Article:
Positive change in the air
By Waleed PD Mahdini

As the nation rises today to celebrate the tempered 63rd birthday anniversary of His Majesty the Sultan and Yang Di-Pertuan of Brunei Darussalam, the people would do so with an unmistakable whiff of positive change in the air.

As the oldest-running and foremost media agency in the country, the Borneo Bulletin has been privileged to be a chronicler of the nation's histories.

Forty years ago, on July 19, 1969, His Majesty highlighted the fact that "His government would always be ready to accept constructive criticism" in his inaugural titah to the country following his coronation as the 29th ruler of Brunei Darussalam - which the Borneo Bulletin aptly captured in its headline of the day as 'Brunei's Birthday Blast'.

Forty years on, having watched the country and its people develop and grow towards maturity, there is undoubtedly no one more qualified to deliver a scathing and critical review of the failures, faults and shortcomings that the government has failed to rectify other than His Majesty.

"Do you have to wait for my order? Can't you think about this? Has anyone ever thought of it seriously? Is it because you are scared to plan until I myself mention it repeatedly? Is this a right approach or is the idea mature enough?

"I believe it is not a mature idea but an idea that is selfish, an idea that doesn't show concern. This is the way of looking at matters... and not just with a 'wait and see' attitude. Is this not a problem?

"...Is this not a disaster? A disaster in burdening the government and bringing misery to the people. This is what I did not like to hear. The heads of department work just like a robot with no discretion or common sense. They just wait for instructions, they will not take any steps even though they are mandated to make certain considerations and take logical steps.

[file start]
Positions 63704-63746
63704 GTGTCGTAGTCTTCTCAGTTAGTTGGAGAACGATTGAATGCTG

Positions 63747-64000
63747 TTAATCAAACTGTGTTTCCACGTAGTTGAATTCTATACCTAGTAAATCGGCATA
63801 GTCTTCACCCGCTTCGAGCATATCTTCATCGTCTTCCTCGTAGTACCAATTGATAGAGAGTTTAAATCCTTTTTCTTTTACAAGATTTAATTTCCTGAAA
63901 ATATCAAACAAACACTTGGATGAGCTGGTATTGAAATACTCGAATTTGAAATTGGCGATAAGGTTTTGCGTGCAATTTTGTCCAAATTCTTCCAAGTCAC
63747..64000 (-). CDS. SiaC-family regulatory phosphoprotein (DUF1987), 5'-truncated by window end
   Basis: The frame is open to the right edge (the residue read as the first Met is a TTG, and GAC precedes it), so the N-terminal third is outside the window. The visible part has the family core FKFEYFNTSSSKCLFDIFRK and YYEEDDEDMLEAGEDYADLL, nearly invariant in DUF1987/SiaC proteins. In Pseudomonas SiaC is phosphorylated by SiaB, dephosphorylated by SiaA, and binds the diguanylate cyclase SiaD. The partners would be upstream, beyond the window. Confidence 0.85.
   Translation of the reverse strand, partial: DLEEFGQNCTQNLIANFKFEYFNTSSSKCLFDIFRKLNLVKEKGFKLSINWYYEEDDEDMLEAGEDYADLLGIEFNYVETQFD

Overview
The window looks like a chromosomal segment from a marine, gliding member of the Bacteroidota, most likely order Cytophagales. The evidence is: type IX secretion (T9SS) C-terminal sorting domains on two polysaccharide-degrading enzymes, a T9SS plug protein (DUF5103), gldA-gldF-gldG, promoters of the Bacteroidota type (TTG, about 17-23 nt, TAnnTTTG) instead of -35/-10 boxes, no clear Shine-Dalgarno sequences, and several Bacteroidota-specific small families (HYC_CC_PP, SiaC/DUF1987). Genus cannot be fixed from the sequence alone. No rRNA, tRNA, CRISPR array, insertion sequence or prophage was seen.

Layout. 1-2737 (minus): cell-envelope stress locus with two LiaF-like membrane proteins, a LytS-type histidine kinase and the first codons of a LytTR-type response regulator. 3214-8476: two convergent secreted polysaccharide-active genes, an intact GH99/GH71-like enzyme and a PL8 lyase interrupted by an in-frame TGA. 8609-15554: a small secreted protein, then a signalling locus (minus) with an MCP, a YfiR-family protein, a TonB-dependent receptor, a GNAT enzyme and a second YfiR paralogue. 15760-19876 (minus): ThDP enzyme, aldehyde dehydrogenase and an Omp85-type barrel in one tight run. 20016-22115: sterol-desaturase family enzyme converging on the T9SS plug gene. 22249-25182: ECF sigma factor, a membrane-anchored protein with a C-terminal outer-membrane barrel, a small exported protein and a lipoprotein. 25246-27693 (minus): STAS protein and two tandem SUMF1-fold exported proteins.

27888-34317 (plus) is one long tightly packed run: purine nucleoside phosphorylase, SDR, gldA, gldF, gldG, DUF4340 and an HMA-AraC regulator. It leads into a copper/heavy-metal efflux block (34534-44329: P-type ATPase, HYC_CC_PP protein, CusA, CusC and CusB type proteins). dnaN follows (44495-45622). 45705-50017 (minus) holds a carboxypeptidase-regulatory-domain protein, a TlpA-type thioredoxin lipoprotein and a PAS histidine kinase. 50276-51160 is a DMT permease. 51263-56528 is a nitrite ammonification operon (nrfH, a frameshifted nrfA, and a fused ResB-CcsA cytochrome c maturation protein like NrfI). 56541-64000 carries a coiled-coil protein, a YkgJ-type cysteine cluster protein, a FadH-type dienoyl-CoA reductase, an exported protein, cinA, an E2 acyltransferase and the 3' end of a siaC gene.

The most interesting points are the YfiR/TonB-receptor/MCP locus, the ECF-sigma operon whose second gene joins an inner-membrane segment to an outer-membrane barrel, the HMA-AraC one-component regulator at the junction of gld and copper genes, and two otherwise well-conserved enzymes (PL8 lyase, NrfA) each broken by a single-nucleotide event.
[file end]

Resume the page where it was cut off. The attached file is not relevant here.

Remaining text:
"But the question lies in whether they are sincere or are they forced? This should be looked into and scrutinised."

These are some of the points that the monarch raised before his ministers during a meeting at the National Disaster Management Centre two days ago that has been seen and touted by the people as a similar 'blast' to the one that His Majesty delivered 40 years ago.

What the monarch was clearly telling his ministers was for them to be bold enough to take the initiative and to apply more common sense in making decisions, and at the same time, completely dispense with their perceived 'wait-and-see' attitude that grossly prevails within the civil service. What His Majesty also made very clear was to stop using their positions and responsibilities to glorify him for their own agendas.

Five months ago, in a titah that His Majesty delivered to the people during the country's 25th National Day celebrations, the monarch insisted that in order to stimulate growth and achieve excellence as a country "we need to change our mindset and attitude".

"Quality human resources are the deciding factor for the country's capability to maintain and enjoy prolonged prosperity. Because of this we have never neglected education. The underlying principle is clear - to produce intellectuals with expertise in various disciplines, in order to generate credible leaders, thinkers and entrepreneurs," His Majesty said.

What His Majesty asked for here is also very clear. For the people of Brunei Darussalam to rise to a new level of dynamism, self worth and collective responsibility by standing up for themselves - their children, their families, their collective kin - and to take the initiative and help plot the course towards a new era of government responsibility, accountability and utilising plain "common sense" - another constant that His Majesty has repeatedly made.

Three months later, during the 48th anniversary of the Royal Brunei Armed Forces, His Majesty highlighted the imperative for a plan to prepare against pandemics, the global financial crisis and global warming.